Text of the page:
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Using a Bayesian coalescent approach on a dataset of 73 envelope gene sequences we estimated substitution rates and dates of divergence for St. Louis encephalitis virus (SLEV) in the Americas. We found significant rate heterogeneity among lineages, such that "relaxed" molecular clock models were much better supported than a strict molecular clock. The mean substitution rate estimated for all SLEV was 4.1x10(-4)substitutions/site/year (95% HPD 2.5-5.7)-higher than previous estimates that relied on the less well-suited strict clock. Mean substitution rates for individual lineages varied from 3.7x10(-4) to 7.2x10(-4)substitutions/site/year. For the first time we also assessed the magnitude and direction of viral gene flow within the Americas. The overall direction of gene flow during the period represented by the phylogeny is from South to North, and the region between 15 degrees N and 30 degrees N latitude appears to be the major source of virus for the rest of North America, which is consistent with migratory birds returning to their northern breeding grounds having acquired infection while wintering in the region of the Gulf of Mexico.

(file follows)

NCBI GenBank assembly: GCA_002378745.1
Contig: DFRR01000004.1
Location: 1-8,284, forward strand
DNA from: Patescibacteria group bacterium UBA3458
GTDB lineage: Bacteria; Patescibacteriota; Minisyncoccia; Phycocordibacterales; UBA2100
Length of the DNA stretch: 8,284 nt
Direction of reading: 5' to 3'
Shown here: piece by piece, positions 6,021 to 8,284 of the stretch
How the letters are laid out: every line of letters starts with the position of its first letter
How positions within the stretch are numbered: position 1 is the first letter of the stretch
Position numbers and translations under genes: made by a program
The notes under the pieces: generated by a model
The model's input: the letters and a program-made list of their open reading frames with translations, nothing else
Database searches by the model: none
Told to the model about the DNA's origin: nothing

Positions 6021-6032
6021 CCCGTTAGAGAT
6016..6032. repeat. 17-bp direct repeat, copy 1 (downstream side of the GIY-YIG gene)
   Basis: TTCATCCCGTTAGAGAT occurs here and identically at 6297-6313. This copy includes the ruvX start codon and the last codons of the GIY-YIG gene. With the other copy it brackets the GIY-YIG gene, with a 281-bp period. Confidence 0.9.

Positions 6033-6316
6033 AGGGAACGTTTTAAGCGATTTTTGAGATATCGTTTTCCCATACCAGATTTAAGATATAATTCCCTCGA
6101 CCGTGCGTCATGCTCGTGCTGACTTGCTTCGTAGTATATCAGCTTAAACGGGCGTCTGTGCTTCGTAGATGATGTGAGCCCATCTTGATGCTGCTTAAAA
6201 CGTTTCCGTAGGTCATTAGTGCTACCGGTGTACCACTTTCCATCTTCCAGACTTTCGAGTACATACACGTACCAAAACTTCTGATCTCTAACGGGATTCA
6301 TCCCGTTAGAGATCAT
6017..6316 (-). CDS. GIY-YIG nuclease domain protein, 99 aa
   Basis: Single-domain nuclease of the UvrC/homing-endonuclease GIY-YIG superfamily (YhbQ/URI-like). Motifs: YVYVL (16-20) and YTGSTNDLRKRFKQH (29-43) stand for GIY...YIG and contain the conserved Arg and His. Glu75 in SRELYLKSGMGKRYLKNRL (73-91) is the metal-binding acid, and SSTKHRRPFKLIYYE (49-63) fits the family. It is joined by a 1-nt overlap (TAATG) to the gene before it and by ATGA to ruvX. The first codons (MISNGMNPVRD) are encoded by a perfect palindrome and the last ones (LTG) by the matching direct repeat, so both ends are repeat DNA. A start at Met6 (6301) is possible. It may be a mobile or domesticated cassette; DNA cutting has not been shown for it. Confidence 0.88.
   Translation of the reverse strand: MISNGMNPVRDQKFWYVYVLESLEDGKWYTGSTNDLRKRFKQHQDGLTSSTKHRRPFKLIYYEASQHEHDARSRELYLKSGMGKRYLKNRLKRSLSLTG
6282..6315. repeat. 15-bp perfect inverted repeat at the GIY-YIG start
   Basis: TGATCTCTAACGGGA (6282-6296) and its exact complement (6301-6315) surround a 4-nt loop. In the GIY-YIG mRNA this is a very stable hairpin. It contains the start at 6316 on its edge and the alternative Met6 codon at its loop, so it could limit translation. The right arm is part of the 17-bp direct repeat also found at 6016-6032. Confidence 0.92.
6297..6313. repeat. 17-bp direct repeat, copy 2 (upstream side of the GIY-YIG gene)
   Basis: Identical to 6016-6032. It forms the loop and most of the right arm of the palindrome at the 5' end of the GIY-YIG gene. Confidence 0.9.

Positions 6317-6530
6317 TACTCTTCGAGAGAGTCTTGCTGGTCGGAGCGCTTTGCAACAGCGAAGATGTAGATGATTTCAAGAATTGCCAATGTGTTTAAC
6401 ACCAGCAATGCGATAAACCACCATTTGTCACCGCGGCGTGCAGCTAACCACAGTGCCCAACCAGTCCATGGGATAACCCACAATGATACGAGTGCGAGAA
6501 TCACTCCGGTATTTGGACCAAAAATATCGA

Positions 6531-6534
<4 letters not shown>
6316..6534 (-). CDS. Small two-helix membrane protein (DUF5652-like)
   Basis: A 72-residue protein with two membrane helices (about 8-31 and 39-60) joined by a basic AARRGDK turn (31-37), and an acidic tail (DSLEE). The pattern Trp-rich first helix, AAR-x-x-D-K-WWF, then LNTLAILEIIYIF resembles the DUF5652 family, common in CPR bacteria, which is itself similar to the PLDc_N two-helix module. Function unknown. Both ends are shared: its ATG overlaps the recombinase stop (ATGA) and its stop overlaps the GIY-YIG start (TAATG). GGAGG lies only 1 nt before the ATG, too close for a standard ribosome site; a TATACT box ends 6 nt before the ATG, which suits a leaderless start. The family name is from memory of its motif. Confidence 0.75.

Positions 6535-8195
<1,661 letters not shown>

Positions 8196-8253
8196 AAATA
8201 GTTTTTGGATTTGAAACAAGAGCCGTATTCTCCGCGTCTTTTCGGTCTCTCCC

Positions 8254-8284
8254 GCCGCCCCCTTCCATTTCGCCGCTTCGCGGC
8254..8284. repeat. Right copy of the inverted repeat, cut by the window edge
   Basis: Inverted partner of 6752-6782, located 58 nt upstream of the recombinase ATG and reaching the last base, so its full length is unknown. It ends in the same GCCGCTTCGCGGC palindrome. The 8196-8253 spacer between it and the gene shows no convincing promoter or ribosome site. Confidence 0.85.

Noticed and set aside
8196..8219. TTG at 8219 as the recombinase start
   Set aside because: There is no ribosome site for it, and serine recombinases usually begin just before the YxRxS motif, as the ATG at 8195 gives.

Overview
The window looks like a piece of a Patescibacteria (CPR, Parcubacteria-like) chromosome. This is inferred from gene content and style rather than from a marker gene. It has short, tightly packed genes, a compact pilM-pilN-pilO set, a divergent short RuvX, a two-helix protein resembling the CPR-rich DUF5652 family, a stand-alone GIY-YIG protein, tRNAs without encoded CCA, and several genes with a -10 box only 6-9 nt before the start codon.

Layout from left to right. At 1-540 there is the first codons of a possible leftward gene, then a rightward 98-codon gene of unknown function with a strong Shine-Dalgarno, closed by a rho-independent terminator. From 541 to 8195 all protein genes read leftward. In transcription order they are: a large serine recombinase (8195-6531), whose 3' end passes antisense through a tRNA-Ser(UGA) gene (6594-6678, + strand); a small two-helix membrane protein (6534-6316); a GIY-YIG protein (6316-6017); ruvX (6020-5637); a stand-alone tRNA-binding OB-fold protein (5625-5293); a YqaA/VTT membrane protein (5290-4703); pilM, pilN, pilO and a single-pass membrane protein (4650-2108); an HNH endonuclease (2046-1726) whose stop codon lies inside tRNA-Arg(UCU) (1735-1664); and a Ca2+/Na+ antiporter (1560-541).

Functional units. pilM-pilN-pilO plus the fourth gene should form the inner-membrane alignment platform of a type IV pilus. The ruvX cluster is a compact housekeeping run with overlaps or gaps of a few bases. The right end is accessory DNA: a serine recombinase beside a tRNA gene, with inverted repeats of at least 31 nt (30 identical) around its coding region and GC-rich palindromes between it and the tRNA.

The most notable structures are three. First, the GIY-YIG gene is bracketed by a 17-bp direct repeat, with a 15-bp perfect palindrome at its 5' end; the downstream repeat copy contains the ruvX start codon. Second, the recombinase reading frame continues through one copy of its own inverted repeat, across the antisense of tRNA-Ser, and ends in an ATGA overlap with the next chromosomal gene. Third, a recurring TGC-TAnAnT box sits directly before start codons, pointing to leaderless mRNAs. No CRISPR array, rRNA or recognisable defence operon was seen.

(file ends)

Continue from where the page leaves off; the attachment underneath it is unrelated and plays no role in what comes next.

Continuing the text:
Original publication




Journal article


Infect Genet Evol

Publication Date





709 - 715


Americas, Animal Migration, Animals, Bayes Theorem, Bird Diseases, Birds, Encephalitis Virus, St. Louis, Encephalitis, St. Louis, Evolution, Molecular, Gene Flow, Genetic Speciation, Geography, Humans, Models, Genetic, Phylogeny, Viral Envelope Proteins